Religious fundamentalism is a ‘plague,’ pope says

20191118T1114-31850-CNS-POPE-INTERRELIGIOUS-ARGENTINA_800-690x450ROME – Interreligious dialogue is an important way to counter fundamentalist groups as well as the unjust accusation that religions sow division, Pope Francis said.

Meeting with members of the Argentine Institute for Interreligious Dialogue Nov. 18, the pope said that in “today’s precarious world, dialogue among religions is not a weakness. It finds its reason for being in the dialogue of God with humanity.”

Recalling a scene from the 11th-century poem, “The Song of Roland,” in which Christians threatened Muslims “to choose between baptism or death,” the pope denounced the fundamentalist mentality which “we cannot accept nor understand and cannot function anymore.”

According to its website, the Institute for Interreligious Dialogue was founded in Buenos Aires in 2002 and was inspired by then-Cardinal Jorge Mario Bergoglio as a way “to promote understanding among men and women of different religious traditions in our city and the world.”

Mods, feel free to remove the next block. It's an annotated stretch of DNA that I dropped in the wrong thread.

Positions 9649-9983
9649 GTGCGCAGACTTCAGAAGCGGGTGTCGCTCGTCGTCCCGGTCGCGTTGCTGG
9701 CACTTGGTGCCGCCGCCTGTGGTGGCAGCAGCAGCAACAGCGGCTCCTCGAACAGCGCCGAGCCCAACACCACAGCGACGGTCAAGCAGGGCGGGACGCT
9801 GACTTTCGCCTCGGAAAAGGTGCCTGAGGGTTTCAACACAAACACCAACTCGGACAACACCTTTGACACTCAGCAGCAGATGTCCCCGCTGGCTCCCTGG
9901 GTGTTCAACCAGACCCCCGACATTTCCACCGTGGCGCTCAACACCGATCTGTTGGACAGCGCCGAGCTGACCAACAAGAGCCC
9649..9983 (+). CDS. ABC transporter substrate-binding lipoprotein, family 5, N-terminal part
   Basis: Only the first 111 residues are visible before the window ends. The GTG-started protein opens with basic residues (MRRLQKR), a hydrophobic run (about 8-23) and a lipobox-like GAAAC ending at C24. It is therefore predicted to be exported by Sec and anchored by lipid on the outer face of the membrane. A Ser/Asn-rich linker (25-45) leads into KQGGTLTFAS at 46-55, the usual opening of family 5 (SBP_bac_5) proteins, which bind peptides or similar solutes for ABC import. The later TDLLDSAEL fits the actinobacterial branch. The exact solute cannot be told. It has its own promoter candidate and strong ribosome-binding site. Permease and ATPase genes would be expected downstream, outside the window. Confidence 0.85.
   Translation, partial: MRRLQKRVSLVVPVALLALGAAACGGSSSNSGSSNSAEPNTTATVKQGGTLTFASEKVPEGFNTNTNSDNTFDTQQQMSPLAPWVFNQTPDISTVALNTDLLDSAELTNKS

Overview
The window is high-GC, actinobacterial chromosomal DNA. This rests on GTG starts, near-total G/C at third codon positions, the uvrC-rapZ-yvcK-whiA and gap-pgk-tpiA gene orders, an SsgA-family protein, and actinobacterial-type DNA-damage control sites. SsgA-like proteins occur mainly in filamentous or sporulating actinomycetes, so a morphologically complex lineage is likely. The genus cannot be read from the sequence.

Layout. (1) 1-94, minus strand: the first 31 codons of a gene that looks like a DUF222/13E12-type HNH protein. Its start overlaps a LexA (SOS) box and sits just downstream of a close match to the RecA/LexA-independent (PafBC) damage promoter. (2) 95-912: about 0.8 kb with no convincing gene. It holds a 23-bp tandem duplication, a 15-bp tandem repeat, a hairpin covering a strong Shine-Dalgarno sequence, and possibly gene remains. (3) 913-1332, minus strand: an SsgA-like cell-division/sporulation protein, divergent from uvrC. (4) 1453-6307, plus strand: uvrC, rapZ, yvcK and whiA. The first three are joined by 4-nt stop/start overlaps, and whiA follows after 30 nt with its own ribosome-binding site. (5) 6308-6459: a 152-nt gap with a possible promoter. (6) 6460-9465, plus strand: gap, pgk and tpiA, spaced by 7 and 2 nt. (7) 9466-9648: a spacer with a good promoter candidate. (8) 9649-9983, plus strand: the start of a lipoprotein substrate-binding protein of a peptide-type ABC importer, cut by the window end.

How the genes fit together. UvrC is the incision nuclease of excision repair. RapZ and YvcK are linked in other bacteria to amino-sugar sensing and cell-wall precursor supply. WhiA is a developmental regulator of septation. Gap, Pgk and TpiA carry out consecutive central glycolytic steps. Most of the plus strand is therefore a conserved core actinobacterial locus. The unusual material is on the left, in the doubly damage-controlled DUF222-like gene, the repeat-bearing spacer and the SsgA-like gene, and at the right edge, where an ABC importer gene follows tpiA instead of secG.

The pope welcomed the members of the institute who are in Rome to reflect on the document on “human fraternity” and improving Christian-Muslim relations, which was signed Feb. 4 by Francis and Sheikh Ahmad el-Tayeb, the grand imam of al-Azhar and a leading religious authority for many Sunni Muslims.

“This is key: Identity cannot be negotiated because if you negotiate your identity, there is no dialogue, there is submission. Each (religion) with its own identity is on the path of dialogue,” he said.

FULL ARTICLE FROM CRUXNOW

Global Muslim leader brings push for peace and tolerance to meeting with top LDS leaders, other Utah officials

J6QV5WTYZFAW3KHPFKZVRWVP44Every time there has been a terrorist attack perpetrated by Muslims anywhere since 9-11, many Americans demand to know why Islamic moderates don’t condemn such killings by fellow believers.